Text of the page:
Soaring oil prices add another worry to exhausted investors

U.S. crude prices sit around $91 a barrel after jumping some 40% since Dec. 1 and earlier this week hit their highest level since 2014. Prices for Brent crude, the global benchmark, also skyrocketed and are approaching 7-year highs.

Rapidly rising oil prices can be a worrying development for markets, as it darkens the economic outlook by increasing costs for businesses and consumers. Rising crude also threatens to accelerate already rising inflation, heightening fears that the Fed will need to tighten monetary policy aggressively to rein in consumer prices.

“The stock market would be in real trouble if we went above $125 a barrel and stayed there for a while because it would overheat the high levels of inflation,” said Peter Cardillo, chief economist at Spartan Capital Securities. . “That means the Fed would have to be a lot more aggressive and that certainly wouldn’t be a pleasant scenario for the stock market.”

Rising tensions between Russia – one of the world’s largest oil producers – and Ukraine recently helped fuel the oil rally, which had been buoyed by a recovery in demand following the coronavirus pandemic .

Capital Economics analysts said earlier this week that crude oil and natural gas prices would rise if the conflict in Ukraine escalates “even if they fall relatively quickly as the dust settles.”

High oil prices contributed to rising inflation in the United States, which rose at its fastest pace in nearly four decades last month: as headline consumer prices rose 7, 5% year-over-year in January, the energy component of the index rose 27%.

Every “sustained” $10 increase in the price of oil per barrel adds about 0.3 percentage points to the overall consumer price index, on an annual basis, according to analysts at Oxford Economics.

“The biggest impact of higher oil prices is on consumer price inflation and that adds further pressure for the Fed to be more aggressive,” said Kathy Bostjancic, chief financial economist at the United States. United at Oxford Economics, in comments emailed to Reuters.

The benchmark S&P 500 index is down more than 8% this year, while the yield on the benchmark 10-year Treasury rose 40 basis points to more than 1.9%. Investors expect the federal funds rate to top 1.50% by the end of 2022, from near zero now, according to Refinitiv’s Fedwatch tool.

IMPACT ON CONSUMER SPENDING

Rising crude oil is already increasing costs for businesses and drivers. The U.S. national average for gasoline recently stood at $3.48 a gallon, the AAA auto group said earlier this week, up 18 cents from the previous month and 98 cents from a year ago. one year old.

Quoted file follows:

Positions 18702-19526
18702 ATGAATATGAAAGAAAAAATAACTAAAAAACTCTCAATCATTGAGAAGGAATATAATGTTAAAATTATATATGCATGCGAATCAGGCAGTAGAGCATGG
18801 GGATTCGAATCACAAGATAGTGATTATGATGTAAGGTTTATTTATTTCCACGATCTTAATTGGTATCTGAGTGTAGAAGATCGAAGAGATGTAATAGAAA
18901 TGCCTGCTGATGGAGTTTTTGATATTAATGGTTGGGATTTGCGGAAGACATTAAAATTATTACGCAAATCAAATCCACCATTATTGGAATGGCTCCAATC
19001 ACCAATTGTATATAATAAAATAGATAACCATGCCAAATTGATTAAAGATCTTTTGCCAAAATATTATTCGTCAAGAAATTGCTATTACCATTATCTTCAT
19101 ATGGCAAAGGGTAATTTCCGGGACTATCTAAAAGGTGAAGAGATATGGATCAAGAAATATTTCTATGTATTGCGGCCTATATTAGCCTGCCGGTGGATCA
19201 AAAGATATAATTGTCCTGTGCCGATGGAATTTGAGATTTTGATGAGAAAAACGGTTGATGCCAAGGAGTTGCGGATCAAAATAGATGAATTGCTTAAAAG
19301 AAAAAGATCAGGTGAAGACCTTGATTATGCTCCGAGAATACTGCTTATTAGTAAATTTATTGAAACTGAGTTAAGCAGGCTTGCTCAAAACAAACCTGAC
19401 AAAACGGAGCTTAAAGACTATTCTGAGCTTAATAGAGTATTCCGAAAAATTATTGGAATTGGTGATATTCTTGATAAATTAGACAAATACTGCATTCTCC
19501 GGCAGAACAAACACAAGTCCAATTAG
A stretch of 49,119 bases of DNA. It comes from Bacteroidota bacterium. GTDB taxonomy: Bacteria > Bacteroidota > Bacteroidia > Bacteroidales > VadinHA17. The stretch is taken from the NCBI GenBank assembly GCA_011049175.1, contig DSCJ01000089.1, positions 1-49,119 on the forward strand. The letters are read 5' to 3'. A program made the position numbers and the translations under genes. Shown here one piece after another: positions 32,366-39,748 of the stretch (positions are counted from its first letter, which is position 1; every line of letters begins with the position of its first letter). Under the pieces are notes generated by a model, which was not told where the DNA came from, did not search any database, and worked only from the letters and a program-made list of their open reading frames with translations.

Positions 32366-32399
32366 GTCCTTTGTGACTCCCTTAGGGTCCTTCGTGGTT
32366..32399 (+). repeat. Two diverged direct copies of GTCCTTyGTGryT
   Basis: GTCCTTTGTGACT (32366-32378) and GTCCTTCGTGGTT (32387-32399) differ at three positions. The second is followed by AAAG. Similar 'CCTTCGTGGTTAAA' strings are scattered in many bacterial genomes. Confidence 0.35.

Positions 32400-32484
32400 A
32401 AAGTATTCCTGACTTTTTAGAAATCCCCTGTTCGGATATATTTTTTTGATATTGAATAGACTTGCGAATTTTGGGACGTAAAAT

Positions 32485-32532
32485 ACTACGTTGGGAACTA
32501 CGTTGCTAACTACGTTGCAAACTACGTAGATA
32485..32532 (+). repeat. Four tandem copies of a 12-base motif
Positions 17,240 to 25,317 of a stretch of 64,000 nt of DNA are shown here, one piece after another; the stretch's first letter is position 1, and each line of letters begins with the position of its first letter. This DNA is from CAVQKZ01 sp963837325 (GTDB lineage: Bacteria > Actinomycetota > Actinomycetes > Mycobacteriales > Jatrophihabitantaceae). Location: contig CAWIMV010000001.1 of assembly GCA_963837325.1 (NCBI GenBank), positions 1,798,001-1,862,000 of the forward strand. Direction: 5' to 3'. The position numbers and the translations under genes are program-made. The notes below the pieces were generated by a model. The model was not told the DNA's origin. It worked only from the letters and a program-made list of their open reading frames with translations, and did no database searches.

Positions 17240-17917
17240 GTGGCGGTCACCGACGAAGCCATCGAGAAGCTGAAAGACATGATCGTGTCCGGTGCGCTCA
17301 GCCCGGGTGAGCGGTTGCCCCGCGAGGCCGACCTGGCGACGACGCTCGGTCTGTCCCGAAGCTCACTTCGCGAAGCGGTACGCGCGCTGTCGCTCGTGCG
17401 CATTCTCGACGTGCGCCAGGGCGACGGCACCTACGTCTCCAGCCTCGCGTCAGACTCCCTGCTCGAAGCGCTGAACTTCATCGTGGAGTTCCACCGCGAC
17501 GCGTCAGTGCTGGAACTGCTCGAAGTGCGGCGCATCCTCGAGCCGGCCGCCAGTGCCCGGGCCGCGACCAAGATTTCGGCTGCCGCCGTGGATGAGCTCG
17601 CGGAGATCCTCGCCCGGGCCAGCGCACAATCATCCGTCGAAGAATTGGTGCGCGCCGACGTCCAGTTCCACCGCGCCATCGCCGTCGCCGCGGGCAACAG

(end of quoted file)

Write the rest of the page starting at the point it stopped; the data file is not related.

As gasoline prices rise, investors are watching trends among consumers, whose spending accounts for more than two-thirds of U.S. economic activity. Data on Wednesday showed U.S. retail sales rose the most in 10 months in January, but last week’s consumer sentiment reading hit its lowest level in more than a decade early February.

“The risk is that if gas prices at the pump start to rise, it means less discretionary spending for consumers at a time when much of their tax advantages of the past two years are fading,” he said. Michael Arone, chief investment strategist at State Street. Global Advisors.

Investors measure the effect of rising oil prices on corporate earnings. Typically, rising oil prices should boost overall S&P 500 earnings by about $1 a share for every $5 increase in the price of crude, according to David Bianco, chief investment officer for the Americas at DWS Group, the benefits to energy companies outweighing the drag. earnings of airlines and other companies potentially impacted by rising crude prices. This represents about 0.4% of total S&P 500 earnings expected for 2022.

The S&P 500 energy sector is up 22% so far in 2022, while fund managers in the latest BofA Global Research survey reported their highest allocation to energy stocks since March 2012.

But with oil prices already near seven-year highs and energy stocks accounting for much lower market share than a decade ago, these slim earnings benefits could be overshadowed by concerns over the economy. inflation if crude oil continues to rise, some investors said.

“Higher oil prices, without a recession, boost S&P earnings,” Bianco said. “But not as much as before and you certainly don’t want that to happen when the Fed is fighting inflation.”

(Reporting by Lewis Krauskopf; Additional reporting by Lucia Mutikani and Scott DiSavino; Editing by Ira Iosebashvili and Aurora Ellis)

By Lewis Krauskopf


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Felix J. Dixon